Necrons

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Not to be confused with Nekron.

In the fictional universe of Warhammer 40,000, the Necrons are a race and a playable army in the tabletop miniatures wargame. They are an ancient race of skeleton-like robots who are awakening from an aeons-long slumber and fighting to reclaim the galaxy from the younger races.

Tabletop game mechanics[edit]

Necrons are characterized by strong ranged firepower and tough armor. They are known primarily for their trademark "gauss" and "reanimation" abilities. As robots made of "living metal", many Necron units possess the ability to reassemble themselves after being slain and fight on. In addition the "gauss" weapons carried by their troops have the potential to damage vehicles, making Necron troops pose a legitimate threat to enemy armor. Being machines Necrons possess maximum leadership across all units but are also extremely slow in melee. Necron armies often prefer to use overwhelming fire power as opposed to melee, though they do have several units capable of it. While fragile, Necron ground vehicles possess powerful shields that boost their armor, but are lost upon being penetrated. Being soulless, the Necrons have no psykers (though they do have some "spellcaster-like" units), which makes them somewhat more vulnerable to psychic attacks.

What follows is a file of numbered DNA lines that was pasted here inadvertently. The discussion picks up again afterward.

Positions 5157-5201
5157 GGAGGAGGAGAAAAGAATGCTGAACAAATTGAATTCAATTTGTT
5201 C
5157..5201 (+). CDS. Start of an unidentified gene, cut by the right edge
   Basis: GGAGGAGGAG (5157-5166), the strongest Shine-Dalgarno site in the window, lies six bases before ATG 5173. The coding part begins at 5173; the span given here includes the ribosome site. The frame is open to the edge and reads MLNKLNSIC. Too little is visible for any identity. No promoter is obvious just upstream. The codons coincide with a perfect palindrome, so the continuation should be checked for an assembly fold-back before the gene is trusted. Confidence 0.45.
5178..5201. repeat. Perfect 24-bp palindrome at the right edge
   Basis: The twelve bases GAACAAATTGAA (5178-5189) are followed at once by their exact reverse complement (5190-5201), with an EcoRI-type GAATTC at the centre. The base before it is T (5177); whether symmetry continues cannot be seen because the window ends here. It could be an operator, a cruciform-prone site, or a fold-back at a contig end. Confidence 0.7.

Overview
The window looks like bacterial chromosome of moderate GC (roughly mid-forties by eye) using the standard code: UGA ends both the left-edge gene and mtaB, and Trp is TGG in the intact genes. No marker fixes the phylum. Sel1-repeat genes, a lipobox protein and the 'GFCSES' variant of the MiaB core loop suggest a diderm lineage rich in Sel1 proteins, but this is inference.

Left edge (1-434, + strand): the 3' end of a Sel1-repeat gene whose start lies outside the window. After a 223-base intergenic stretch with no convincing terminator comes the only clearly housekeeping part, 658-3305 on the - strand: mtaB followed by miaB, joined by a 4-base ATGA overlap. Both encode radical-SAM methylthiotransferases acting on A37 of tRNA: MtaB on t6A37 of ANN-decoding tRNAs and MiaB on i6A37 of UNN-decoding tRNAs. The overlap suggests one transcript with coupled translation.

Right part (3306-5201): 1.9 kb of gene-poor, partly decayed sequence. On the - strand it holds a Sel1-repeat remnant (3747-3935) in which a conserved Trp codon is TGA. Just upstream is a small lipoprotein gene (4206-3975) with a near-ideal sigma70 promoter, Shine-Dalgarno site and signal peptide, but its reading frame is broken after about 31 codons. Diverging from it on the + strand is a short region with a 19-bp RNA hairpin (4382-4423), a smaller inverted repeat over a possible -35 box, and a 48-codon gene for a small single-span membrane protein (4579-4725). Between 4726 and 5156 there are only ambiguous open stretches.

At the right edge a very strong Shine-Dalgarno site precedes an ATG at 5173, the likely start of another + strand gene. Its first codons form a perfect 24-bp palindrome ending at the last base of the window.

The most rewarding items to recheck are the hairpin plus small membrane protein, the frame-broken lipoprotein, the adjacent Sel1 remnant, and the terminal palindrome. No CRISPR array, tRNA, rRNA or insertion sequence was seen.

Development history[edit]

The Necrons first appeared as usable units for Warhammer 40,000 as Necron Raiders. The rules for these were first published in White Dwarf Issue 216 towards the end of the lifespan of the second edition of Warhammer 40,000.[1] At the time, only Necron Warriors and Scarabs were given game rules and the warriors were armed with Gauss-Flayer Guns.[2][3] This was quickly followed up with an expanded army list in the following month's issue of the same magazine. The Necron Lord and Necron Destroyer were part of this slightly-expanded army list. At the time, the lord was armed with the Staff of Light while the destroyers were armed with Gauss-Cannons.[4][5] The issue of White Dwarf also had the Necrons' first major appearance in a battle report in the article entitled Massacre at Sanctuary 101, a battle between the Necrons and the Sisters of Battle. This particular altercation soon made its way into the background material as one of the first times the Imperium officially encountered the Necrons.[6] The first Necron miniatures, all metal, were also released during this time. In fact, a free Necron Warrior was included with issue 217 of White Dwarf.[7]